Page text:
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Get to know about an advanced Exchange Server feature – Database Availability Groups or DAG – for multiple server storage, replication, and failover mechanism.
Database Availability Group or DAG is usually a set of 16 mailbox servers (of the same version) with databases hosted in them. It is the component of the Exchange Server’s mailbox server high availability and site resilience framework. It acts as a boundary for Active Manager (internal component for individual servers to manage switchovers and failovers in DAG), mailbox database replication, database/servers failovers/switchovers.
DAG offers database-level recovery from issues and failures such as disk failures, network problems, server crashes or failures, etc., that badly impact the servers and databases. A DAG server hosts the copy of a mailbox database of another server and works together with added servers to deliver an automatic database-level recovery after the aforementioned failures.
Note: Exchange administrators can create DAG with physical and virtual mailbox servers given that these servers along with solutions fulfill Exchange Server system and Exchange Server virtualization requirements
Once the Exchange Server is installed, administrators can create DAG, then add mailbox servers to it and further replicate mailbox databases between DAG members.
A DAG is created as an empty object in the Active Directory to store information about server membership and configuration settings. On the addition of a server to the DAG initially, a failover cluster is created automatically, which is solely dedicated to DAG use. DAG can be created with or without a cluster administrative access point (on Exchange 2019, Exchange 2016, Exchange 2013, Windows Server 2012 R2 Standard/Datacenter addition only). When DAG is created without a cluster administrative access point, cluster object name not created in AD, DAG name is not registered in DNS; IP address is not assigned in DAG, and no network name assigned to the cluster.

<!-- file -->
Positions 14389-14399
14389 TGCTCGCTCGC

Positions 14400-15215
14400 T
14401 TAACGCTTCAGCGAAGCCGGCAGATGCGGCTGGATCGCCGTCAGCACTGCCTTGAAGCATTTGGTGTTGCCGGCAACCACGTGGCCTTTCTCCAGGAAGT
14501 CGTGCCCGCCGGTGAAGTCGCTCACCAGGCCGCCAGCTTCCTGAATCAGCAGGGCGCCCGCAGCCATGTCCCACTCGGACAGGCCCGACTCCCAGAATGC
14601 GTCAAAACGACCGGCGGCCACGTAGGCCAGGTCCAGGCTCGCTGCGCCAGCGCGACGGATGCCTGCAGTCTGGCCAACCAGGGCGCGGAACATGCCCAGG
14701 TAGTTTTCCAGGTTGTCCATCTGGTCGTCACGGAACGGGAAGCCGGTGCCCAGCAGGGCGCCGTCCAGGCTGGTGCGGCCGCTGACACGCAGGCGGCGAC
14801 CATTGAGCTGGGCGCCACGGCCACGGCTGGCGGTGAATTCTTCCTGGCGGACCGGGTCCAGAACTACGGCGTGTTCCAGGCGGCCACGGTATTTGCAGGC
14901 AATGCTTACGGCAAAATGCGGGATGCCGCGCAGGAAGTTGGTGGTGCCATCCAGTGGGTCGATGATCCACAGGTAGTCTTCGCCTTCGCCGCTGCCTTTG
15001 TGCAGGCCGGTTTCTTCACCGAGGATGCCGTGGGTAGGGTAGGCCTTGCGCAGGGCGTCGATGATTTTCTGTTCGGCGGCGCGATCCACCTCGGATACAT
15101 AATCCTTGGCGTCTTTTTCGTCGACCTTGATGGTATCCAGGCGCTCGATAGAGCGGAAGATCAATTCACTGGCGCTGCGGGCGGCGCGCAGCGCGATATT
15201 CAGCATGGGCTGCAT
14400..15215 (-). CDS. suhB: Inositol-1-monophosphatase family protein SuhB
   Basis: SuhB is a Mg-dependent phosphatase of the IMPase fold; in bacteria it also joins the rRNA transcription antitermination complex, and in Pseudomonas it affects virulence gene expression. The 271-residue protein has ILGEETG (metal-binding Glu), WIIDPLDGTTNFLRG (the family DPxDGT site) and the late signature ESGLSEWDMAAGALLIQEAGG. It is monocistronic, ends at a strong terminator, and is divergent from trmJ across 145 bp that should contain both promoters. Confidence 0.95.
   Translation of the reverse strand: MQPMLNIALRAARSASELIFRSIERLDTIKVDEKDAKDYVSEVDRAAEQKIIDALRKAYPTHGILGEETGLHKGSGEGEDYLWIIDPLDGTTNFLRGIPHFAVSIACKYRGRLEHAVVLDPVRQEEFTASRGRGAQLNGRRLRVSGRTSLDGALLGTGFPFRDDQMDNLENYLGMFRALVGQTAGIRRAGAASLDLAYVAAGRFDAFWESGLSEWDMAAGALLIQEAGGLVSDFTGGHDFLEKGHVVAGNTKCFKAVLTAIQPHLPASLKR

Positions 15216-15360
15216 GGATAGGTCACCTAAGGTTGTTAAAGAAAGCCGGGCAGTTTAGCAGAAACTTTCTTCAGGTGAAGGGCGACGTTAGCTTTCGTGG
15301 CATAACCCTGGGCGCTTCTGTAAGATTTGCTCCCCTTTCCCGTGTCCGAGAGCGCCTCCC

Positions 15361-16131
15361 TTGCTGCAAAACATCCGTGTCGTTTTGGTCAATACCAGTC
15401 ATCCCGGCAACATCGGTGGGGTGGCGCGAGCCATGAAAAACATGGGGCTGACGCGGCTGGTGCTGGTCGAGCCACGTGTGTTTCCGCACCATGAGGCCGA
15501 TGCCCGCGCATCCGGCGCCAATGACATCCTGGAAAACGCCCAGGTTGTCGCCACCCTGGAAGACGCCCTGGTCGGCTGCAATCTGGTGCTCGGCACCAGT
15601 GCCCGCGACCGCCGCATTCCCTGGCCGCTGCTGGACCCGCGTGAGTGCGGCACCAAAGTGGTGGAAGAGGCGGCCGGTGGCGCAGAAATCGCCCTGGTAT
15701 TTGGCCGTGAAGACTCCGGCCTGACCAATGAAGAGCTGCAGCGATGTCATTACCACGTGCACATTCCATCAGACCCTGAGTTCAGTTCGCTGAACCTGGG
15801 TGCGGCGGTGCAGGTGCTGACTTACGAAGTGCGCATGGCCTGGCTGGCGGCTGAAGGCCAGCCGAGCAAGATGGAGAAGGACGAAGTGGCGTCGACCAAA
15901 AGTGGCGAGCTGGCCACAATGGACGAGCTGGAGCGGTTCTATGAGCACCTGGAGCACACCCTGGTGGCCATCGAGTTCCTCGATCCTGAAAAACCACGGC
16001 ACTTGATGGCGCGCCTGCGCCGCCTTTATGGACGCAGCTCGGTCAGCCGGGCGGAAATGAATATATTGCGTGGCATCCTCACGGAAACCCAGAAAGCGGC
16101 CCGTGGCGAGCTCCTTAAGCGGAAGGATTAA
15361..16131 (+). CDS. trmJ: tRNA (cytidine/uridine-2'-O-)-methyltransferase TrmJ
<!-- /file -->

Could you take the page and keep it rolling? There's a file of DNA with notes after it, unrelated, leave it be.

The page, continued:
Before creating the DAG, the user or administrator must have high availability and site resilience permissions and have specified witness server and directory for an even number of Exchange nodes. This witness server contains a folder accessible to the Exchange Trusted Subsystem AD Universal group and is used to maintain the quorum.
The Exchange administrator needs to add the Exchange Trusted Subsystem AD group to the local Administrators group and create a new folder for it with a relevant name for witness server configuration.
Exchange Management Shell includes a cmdlet, namely Get-MailboxDatabaseCopyStatus to monitor mailbox database copies for DAGs. It outputs the mailbox database copy status like Failed, Seeding, SeedingSource, Suspended, Healthy, ServiceDown, Initializing, Resynchronizing, Mounted, Dismounted, Mounting, Dismounting, DisconnectedAndHealthy, DisconnectedAndResynchronizing, FailedAndSuspended, and SinglePageRestore.
To check the status of all database copies on the local mailbox server, here is the command.
To check the status of all database copies on the specific mailbox server, run this command.
The unfortunate thing is that Exchange database corruption can occur in spite of all these features. In such situations, one needs to use ESEUTIL for Exchange Server repair. Also, one can try a professional Exchange recovery solution – Kernel for Exchange Server.
This tool is developed to efficiently recover Exchange Server mailboxes, public folders, and archive/shared mailboxes to save them to live Exchange Server, PST, Office 365, and more destinations.
Database Availability Groups keep mailbox database copies on multiple servers and reduces data loss chances. It offers database-level recovery in cases of failures. The basic DAG concept and methods to create DAG are explained to help Exchange Server users.